Facing a possible court-ordered school shutdown and a Kansas Legislature at odds with itself over education funding, Johnson County districts called Thursday for added money as a temporary fix.
The Shawnee Mission, Blue Valley, Gardner Edgerton, De Soto and Olathe schools pressed Thursday for a plan that would essentially call for lawmakers to put $50 million into school funding.
That would include about $38 million needed to restore an old school funding formula used before the state switched to block grants — a move ultimately rejected by the courts.
But going back to that formula would cut funding for some districts. So the Johnson County coalition, backed by their local chambers of commerce, wants roughly $12 million more added to the pot.
“What’s another $11 (million) or $12 million out of a $4 billion state budget? … It’s a short-term fix,” Shawnee Mission Superintendent Jim Hinson said at an Overland Park news conference. “Get it solved.”
The extra $12 million — called “hold harmless” money because it means no district comes up short if the state adopts a distribution formula it ditched two years ago — would help 96 districts across the state. That would reach nearly every legislative district in the state, possibly giving lawmakers political cover for approving more spending.
“Hold harmless is not new for us in Kansas or in most states,” said Blue Valley Superintendent Todd White.
Instead, he and others pushing the plan said it’s the standard tweak needed whenever new math is launched to figure out how much money state officials will send to individual school districts.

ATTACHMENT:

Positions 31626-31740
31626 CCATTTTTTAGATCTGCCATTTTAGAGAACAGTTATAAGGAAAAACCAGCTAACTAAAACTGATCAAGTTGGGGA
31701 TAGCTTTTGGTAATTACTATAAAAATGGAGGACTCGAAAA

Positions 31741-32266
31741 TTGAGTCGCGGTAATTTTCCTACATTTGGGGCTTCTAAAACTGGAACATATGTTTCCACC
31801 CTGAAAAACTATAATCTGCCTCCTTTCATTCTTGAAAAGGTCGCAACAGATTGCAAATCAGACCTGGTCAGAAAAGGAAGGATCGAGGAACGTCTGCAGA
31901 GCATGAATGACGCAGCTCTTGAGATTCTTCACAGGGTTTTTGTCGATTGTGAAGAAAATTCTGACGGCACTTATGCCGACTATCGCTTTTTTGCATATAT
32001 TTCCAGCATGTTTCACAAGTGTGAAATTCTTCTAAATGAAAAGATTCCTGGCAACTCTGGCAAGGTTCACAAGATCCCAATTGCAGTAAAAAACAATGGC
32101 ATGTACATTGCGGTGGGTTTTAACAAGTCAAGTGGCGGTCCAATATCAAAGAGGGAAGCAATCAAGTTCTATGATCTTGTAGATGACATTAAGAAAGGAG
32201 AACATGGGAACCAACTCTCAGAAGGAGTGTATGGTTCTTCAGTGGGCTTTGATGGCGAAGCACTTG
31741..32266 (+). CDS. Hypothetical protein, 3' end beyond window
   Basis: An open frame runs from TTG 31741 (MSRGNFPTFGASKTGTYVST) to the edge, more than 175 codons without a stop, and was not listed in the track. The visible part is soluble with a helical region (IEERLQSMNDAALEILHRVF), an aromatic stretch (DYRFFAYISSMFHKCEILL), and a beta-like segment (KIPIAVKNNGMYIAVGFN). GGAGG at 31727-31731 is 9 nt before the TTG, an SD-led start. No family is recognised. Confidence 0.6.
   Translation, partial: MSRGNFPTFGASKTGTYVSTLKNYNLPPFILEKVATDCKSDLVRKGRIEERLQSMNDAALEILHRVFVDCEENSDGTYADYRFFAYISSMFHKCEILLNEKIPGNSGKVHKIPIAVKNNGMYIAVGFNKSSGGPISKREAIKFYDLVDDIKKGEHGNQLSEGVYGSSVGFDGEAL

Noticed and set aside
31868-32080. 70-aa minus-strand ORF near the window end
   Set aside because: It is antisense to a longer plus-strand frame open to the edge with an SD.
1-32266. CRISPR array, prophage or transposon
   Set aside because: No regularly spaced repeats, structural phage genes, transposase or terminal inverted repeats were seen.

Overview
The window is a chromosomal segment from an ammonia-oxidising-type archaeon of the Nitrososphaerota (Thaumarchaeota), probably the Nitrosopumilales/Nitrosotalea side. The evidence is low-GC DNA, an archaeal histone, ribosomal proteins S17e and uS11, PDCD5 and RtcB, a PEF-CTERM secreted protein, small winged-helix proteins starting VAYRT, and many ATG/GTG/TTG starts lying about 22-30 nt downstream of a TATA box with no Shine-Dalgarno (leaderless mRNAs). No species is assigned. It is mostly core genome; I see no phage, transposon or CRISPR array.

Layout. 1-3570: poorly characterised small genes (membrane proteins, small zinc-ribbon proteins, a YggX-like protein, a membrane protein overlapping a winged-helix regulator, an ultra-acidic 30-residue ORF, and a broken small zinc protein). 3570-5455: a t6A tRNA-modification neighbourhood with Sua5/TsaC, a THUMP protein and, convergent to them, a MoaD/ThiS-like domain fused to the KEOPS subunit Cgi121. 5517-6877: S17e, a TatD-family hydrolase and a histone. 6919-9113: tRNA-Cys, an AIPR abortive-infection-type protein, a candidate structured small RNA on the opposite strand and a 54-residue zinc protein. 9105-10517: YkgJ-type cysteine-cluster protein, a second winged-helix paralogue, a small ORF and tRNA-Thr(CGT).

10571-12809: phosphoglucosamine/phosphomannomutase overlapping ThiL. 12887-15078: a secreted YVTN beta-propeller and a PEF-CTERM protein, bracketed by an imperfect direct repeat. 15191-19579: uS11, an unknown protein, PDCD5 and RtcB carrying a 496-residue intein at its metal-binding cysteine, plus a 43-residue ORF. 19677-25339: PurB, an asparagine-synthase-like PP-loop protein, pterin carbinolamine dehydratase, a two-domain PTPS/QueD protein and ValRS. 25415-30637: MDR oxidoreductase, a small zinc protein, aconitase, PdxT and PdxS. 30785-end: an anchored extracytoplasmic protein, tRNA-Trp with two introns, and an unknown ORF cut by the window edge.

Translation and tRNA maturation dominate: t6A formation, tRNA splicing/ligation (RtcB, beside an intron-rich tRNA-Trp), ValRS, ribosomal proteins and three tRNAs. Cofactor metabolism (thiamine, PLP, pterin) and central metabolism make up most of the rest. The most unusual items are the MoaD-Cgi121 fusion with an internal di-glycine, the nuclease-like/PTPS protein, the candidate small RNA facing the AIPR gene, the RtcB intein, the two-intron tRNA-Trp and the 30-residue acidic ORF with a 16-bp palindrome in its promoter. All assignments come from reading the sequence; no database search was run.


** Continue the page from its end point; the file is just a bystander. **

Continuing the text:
But legislators have been reluctant to add any more money and resentful of court orders telling them to change what is a legislative decision.
In fact, the news conference came as three top Republican lawmakers said the state doesn’t have to spend $38 million to satisfy a Kansas Supreme Court order.
Gov. Sam Brownback has called the Legislature into special session next week in search of a solution, a move forced by a May 27 ruling from the Kansas Supreme Court that found the state’s education funding formula shorted poorer school districts.
That decision sprang from the latest twist in the Gannon v. Kansas case, with the justices insisting lawmakers either rewrite the state’s system for how it hands out aid to local districts by June 30 or risk a shutdown of the state’s public schools.
Legislators continue to chafe at the court’s position, many contending it upsets the balance between the judiciary and the Legislature by, as they see it, stealing their power to decide school funding. But the high court insists it is only interpreting the Kansas Constitution’s demand that the state ensure adequate and equitable funding for all state schools.
Whatever might break the political stalemate in Topeka, Johnson County school districts almost surely will sit at the center of the deal. Their legislative delegation in the state House and Senate figures among the most, if not the most, powerful factions in the Legislature.
What’s more, Johnson County school districts sit on the wealthiest property tax bases in Kansas. That makes them more able to raise levies on local taxpayers than small rural districts, Wichita schools or urban Kansas City, Kan., schools.
To raise the same added revenue as most Johnson County districts, said Kansas City, Kan., schools chief of staff David Smith, the district needs to raise its property tax rate roughly three times as much.
Smith was in Topeka on Thursday to lobby legislators.
When the Legislature in 2015 went to a block grant formula, that didn’t account for the fact that the Kansas City, Kan., district was growing, Smith said. And no other district has such a large student population drawn from poor families.